Islam has given rights to women, which perhaps we take for granted now, but were given by Allah (God) to women over 1400 years ago. Islam offers women dignity, justice, protection and the honour that have long remained out of their reach.


Allah teaches us in the Qur’an (the scripture revealed by Allah to Prophet Muhammad sallalahu alayhi wa sallam) that human beings, both men and women, were created to devote themselves to their Lord. Both have a soul, both will be judged equally by the Almighty, and both will be rewarded or punished according to their individual actions.

“Whoever does good deeds, male or female, while being a believer, surely, will be given a good life, and We shall certainly pay them a reward in proportion to the best of what they used to do” (Qur’an 16:97).

In the spiritual regard, Islam makes no distinction between men and women. Concerning religious obligations such as the daily prayers, fasting, charity and pilgrimage, the responsibilities are the same as the men, except where the Qur’anic verse or narration (hadith) states that it is specific for women. For example, Islam permits women to attend the masjid (place of worship) but gives them the privilege of offering prayers in the comfort of their own home.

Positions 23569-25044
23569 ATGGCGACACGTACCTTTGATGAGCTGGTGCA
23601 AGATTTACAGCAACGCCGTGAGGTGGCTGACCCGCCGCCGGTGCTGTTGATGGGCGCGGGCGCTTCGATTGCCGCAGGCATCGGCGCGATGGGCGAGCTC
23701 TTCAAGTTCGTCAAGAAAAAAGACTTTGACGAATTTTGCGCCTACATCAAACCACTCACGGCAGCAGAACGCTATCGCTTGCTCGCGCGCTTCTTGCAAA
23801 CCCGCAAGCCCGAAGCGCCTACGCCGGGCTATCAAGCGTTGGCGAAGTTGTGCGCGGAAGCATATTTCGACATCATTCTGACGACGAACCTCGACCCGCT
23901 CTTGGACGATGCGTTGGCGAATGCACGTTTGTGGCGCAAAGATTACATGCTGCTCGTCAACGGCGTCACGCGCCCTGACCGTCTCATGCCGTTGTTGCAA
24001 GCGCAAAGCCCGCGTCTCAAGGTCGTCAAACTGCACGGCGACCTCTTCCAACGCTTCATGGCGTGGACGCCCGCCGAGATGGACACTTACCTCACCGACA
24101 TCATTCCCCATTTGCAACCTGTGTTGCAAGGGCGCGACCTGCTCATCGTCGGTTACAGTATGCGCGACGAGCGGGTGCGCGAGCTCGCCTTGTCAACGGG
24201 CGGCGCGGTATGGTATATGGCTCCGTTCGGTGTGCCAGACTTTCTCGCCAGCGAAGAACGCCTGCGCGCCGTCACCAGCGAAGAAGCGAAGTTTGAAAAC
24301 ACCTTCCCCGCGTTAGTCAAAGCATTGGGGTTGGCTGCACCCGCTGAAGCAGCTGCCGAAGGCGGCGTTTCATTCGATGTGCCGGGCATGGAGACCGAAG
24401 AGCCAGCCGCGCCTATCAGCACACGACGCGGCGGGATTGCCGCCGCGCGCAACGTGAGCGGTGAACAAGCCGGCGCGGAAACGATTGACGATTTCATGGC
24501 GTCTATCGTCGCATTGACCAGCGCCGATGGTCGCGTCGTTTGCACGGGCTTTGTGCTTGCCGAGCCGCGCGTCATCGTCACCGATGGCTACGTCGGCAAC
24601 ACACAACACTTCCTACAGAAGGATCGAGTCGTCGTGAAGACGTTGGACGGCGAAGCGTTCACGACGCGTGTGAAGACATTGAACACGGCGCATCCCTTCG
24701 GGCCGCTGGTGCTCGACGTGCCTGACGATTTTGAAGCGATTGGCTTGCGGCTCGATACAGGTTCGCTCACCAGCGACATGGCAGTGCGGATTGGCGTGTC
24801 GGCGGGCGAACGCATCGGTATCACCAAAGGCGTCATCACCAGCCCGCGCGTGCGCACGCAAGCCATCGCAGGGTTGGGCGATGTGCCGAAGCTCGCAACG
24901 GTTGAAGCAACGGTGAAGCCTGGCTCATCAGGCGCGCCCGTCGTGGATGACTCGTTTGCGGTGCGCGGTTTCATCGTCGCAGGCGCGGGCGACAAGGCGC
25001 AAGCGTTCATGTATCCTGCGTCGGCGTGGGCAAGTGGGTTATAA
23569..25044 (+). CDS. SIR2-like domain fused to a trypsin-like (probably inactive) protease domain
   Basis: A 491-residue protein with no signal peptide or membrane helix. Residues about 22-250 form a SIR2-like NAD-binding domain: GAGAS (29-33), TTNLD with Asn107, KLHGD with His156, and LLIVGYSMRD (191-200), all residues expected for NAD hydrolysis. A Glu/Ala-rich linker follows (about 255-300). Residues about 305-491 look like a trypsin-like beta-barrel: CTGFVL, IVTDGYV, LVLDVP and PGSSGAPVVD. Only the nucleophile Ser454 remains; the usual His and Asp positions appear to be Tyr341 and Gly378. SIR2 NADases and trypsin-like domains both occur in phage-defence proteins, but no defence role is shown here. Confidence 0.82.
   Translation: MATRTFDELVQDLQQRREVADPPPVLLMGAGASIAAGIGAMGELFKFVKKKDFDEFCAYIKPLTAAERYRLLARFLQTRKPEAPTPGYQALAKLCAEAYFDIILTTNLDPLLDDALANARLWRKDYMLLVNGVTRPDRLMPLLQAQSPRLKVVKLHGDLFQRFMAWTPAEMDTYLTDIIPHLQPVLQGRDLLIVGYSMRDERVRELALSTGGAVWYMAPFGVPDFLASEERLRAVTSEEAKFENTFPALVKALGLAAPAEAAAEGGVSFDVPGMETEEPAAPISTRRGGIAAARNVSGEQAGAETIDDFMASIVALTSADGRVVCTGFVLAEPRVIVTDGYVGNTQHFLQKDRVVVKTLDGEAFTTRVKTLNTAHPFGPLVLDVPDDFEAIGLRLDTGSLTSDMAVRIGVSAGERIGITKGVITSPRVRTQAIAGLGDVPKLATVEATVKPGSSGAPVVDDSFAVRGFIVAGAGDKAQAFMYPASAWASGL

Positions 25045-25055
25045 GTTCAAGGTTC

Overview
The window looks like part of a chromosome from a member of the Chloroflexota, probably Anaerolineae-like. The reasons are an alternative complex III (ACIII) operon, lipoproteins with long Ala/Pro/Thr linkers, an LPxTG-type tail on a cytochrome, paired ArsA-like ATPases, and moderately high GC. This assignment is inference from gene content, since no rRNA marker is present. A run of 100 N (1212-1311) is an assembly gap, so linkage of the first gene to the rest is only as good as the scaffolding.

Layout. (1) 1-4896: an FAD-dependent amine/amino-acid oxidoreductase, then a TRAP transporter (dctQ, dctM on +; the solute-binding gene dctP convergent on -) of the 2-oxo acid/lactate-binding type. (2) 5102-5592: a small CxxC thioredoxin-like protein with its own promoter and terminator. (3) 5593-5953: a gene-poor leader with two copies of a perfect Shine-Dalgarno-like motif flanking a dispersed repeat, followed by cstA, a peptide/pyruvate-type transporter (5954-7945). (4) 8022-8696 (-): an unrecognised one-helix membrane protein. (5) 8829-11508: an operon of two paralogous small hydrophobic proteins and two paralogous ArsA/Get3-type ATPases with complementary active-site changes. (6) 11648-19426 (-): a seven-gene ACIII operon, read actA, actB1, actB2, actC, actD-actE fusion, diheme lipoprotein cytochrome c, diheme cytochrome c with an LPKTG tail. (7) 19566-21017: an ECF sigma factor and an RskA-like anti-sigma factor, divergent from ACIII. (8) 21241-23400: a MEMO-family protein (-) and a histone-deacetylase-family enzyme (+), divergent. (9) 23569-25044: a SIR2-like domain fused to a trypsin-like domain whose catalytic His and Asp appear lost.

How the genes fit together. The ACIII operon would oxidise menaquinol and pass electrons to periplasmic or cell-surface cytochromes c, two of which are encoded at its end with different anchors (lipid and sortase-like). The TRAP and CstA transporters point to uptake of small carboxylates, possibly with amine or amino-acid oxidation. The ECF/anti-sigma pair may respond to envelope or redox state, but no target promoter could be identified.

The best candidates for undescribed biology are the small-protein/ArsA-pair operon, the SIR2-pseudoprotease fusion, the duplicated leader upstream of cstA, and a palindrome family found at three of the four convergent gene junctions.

As well as the obvious difference in physical appearance, medical science confirms that the male and female have a different biological makeup and temperament. The Almighty who created men and women as two different but complementary sexes has assigned to them the roles that each excel in due to their nature. Instead of the sexes competing with each other, Islam teaches mutual cooperation to form a harmonious society, the bedrock of which is a stable family. The Prophet’s hadith (narrations) speak of virtuous women with praise and respect:

“The world and all things in it are precious, and the most precious thing in the world is a virtuous woman” (Ahmed and Muslim).

Islam recognizes the special bond of motherhood and a woman’s natural ability to sooth and care, hence granting her the duty to raise her family in a loving and righteous atmosphere. She alone can carry the child in her womb, bear the trials of child birth, and breast feed her newly born. It is because of her supreme role as mother that she is entitled to three times the devotion given to the father:

A man asked, “O Messenger of Allah, who is the person who has the greatest right on me with regards to kindness and attention?” He replied “Your mother”. “Then who?” He replied “Your mother.” “Then who?” He replied “Your mother.” “Then who?” He replied “Your father” (Ahmad).